Game over? Not quite. First Evra surged into the box, looking for a penalty, and was promptly obliged by Sturridge. (Ironically, Sturridge's clumsy foul came moments after Andre Villas-Boas lambasted his striker for not tracking back enough.) Rooney, who has hardly been money from the spot this season (missing against Chelsea at Old Trafford), displayed his granite-like stones by stepping up and crushing the ball into the top corner. Continuing to try to make it up to Sir Alex for his earlier lapse, Webb pointed to the spot after another egregious Welbeck stumble (this time over Branislav Ivanovic's completely stationary foot). Rooney slammed this one into the other corner, making it 3-2 and taking United's gift total to four penalty kicks in its past two games.
In the 77th minute, Torres had a glorious chance to put an end to United's remarkable fight back, but the Spaniard is as much a threat in front of goal as Webb is invisible, and Abramovich's $80 million man continued his streak of not scoring a goal in 4½ months by dithering and dallying until a man in red kindly relieved him of the ball. It's gotten to the point that mocking Torres for his haplessness isn't even fun; it's just Sarah Palin-sad.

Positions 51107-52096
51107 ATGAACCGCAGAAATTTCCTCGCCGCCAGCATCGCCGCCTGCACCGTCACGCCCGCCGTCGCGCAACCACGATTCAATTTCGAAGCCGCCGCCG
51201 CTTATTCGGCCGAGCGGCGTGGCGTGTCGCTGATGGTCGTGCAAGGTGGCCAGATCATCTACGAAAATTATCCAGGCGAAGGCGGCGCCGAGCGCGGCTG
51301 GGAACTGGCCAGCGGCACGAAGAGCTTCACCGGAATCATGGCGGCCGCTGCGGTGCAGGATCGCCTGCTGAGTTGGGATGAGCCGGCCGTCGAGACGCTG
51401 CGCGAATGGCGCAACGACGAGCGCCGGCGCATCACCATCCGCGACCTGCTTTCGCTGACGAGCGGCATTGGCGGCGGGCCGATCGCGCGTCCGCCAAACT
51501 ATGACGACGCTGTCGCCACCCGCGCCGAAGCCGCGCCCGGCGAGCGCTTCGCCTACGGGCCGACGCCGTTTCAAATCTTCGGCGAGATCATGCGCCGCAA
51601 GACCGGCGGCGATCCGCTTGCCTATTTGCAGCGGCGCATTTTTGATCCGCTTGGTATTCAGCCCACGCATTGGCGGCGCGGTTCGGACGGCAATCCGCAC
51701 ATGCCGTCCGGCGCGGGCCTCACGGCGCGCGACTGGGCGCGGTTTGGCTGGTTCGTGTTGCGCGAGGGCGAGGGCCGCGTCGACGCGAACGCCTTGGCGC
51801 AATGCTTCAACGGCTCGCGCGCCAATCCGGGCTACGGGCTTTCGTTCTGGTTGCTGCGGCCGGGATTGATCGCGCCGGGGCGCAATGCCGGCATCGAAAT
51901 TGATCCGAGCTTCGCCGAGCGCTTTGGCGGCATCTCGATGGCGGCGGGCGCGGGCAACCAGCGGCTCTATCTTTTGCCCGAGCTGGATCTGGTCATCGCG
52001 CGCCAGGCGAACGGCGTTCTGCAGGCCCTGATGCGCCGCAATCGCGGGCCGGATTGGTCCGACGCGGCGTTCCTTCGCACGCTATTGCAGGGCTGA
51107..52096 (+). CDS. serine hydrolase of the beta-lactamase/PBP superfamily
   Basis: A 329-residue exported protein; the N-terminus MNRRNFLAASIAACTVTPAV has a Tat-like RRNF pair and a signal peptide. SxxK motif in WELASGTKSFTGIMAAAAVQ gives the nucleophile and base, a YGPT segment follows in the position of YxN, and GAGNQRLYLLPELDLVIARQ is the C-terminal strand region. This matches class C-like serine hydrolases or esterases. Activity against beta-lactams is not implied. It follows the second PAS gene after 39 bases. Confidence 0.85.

But you couldn't blame El Nino for the woefully slack defending that left Javier Hernandez hilariously unmarked in front of Petr Cech's goal for Giggs to find him in the 84th minute for a fierce, equalizing header. That honor goes to Sideshow Luiz, who was apparently too busy picking out the latest nest of birds taking up residence in his bobbing locks to notice the Little Pea ghosting in behind him.
So United's staggering comeback was complete, and while Villas-Boas was too shell-shocked (and possibly panicked about his job security) to comment on the Webb of intrigue that surrounded the result other than to say "Maybe Howard was compensating," my guess is that Roman just added the name "Jose Mourinho" back into his speed-dial.